On the other hand, I know some of you are bitter against the people who took up arms against the state, but we should be ready to accept ourselves and to make more sacrifices [sacrifices] for the sake of peace.
Let us be ready to forgive and work together, if we want to see peace in this country.
I am therefore reiterating my call to all those who have taken up arms against the state to take advantage of the general amnesty I declared on 24thFeb 2015, which ends on 31st March 2015.
I particularly call upon SPLA oficers [officers] and NCOs who joined the opposition to take this golden opportunity of general amnesty to return back to their units with their previous SPLA ranks. I know you must be facing a lot of hardship in a war that does not have any meaning to you; and I know as well that your families and children must be suffering.
I have ordered General Malong Awan, the SPLA Chief of General Staff, to send clear directives to all SPLA units to receive you back to your former units and provide you with the necessary assistance.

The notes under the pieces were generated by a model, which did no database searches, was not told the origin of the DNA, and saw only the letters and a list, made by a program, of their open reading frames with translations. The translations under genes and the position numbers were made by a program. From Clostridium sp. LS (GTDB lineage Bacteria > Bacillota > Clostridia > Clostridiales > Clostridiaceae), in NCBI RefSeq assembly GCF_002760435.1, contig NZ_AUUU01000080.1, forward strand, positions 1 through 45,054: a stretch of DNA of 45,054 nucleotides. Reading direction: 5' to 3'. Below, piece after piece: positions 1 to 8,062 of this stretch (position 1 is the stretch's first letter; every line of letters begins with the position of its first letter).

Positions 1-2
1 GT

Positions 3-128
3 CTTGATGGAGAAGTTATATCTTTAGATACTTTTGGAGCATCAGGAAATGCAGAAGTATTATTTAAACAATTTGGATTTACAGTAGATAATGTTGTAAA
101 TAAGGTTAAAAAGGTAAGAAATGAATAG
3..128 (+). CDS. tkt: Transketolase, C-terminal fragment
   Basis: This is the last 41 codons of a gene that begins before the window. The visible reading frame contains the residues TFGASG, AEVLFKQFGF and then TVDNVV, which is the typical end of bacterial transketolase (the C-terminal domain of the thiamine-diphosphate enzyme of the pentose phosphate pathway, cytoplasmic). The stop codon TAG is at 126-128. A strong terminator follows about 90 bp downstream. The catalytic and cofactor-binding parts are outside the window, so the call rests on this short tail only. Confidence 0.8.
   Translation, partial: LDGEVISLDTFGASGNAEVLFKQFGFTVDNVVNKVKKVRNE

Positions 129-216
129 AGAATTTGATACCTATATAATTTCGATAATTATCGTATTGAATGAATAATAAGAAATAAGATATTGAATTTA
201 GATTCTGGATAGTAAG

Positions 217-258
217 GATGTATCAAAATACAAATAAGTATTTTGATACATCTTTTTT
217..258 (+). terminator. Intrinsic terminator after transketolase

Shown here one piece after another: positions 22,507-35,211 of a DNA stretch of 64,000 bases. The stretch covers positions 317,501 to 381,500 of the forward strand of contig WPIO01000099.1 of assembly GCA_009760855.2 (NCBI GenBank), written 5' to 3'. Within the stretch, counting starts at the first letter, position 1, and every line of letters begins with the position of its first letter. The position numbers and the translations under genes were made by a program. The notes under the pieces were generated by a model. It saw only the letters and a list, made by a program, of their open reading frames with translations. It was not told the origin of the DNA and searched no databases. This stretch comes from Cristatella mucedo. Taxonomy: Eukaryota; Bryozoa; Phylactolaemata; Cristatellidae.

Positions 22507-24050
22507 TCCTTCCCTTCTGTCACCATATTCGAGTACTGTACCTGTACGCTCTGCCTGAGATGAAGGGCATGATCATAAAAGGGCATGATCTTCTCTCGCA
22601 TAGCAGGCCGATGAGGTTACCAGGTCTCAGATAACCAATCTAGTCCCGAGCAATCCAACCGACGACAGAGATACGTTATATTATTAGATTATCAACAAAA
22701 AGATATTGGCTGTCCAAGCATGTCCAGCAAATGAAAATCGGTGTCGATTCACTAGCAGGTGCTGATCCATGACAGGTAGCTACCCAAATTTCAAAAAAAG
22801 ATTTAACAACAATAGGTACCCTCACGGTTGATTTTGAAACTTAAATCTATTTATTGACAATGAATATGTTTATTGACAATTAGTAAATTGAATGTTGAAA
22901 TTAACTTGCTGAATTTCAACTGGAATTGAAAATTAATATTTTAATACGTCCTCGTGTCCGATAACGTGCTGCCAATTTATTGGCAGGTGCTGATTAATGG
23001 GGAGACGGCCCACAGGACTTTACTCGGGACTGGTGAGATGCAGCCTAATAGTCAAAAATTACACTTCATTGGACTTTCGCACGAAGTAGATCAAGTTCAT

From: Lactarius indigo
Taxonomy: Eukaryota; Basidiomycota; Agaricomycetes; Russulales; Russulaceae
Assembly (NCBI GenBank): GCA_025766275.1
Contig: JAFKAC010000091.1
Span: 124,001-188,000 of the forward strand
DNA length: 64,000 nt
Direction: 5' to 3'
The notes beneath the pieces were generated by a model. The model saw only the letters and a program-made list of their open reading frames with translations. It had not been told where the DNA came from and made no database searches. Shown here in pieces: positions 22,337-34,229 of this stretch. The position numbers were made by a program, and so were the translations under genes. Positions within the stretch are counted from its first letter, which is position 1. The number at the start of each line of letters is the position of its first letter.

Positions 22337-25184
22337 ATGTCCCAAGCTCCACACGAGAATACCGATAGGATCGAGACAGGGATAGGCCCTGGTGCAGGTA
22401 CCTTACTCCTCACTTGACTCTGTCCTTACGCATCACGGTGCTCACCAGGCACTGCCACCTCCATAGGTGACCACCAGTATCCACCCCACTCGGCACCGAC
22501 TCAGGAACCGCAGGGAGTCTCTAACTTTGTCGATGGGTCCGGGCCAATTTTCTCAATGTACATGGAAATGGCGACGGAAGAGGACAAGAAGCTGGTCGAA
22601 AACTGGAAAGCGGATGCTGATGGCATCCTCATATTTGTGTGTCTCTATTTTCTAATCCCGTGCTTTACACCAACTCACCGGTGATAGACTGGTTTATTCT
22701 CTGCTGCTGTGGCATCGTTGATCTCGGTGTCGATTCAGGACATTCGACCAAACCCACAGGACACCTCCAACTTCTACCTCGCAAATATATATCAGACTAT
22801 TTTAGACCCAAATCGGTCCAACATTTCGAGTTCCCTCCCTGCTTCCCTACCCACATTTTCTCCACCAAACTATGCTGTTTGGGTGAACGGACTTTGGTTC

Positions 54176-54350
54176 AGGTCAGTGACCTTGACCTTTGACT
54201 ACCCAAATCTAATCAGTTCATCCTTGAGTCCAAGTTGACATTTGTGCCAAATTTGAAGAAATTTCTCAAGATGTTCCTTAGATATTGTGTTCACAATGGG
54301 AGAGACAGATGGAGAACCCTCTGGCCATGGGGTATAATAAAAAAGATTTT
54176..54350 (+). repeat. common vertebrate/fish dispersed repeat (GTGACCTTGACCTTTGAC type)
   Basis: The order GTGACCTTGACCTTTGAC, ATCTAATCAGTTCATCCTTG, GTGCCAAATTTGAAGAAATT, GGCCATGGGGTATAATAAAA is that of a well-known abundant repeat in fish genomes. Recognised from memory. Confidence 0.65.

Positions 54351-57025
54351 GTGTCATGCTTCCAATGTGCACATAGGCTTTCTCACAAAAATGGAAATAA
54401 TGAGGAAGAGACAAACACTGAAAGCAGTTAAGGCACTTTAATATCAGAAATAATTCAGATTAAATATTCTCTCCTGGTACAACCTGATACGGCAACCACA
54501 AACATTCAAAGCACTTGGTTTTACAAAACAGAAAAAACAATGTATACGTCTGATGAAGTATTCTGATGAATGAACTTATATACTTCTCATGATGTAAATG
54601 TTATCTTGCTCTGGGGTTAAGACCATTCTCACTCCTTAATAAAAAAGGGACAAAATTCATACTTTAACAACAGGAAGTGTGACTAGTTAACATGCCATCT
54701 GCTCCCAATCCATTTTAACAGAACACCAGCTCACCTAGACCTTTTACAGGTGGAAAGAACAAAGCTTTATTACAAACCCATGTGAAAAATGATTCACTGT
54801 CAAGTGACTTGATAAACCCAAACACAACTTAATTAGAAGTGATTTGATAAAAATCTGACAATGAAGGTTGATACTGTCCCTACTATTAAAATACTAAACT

To Riek Machar; I say, peace in this country lies in your and my hands and the men we command. In the spirit of the SPLM reuniication [reunification] agreement
which we both signed, let us end the suffering of our people and reward them with peace. What good is power to you if what it does is to inish [finish] our people?
To the Former Detainees; I say come home and let us implement the SPLM reuniication [reunification] agreement which we signed on 21st January 2015 in Arusha, Tanzania.
To the international community; I want to conirm [confirm] my government’s commitment to end the war in South Sudan. I look forward to your continued effort to bring peace to my country and I am ready to negotiate peace with Riek Machar anywhere and anytime appointed by IGAD or the AU.
But while I very much appreciate the efforts of the international community to bring peace, I am disappointed in the mobilization by some members of the international community to impose sanctions, rather than encouraging peace building processes after failure to meet the deadline of March 5th 2015.
My concern is that sanctions at this time will not only devastate the economy, but increase economic pressures on people who are already suffering and are desperate.
I want to conclude by thanking all of you for coming.
Let’s reject war and choose harmony, peace and coexistence, and
Let’s dialogue and agree on how to build this country
Long live the people of South Sudan! Long live the Republic of South Sudan! Long live the spirit of our revolution!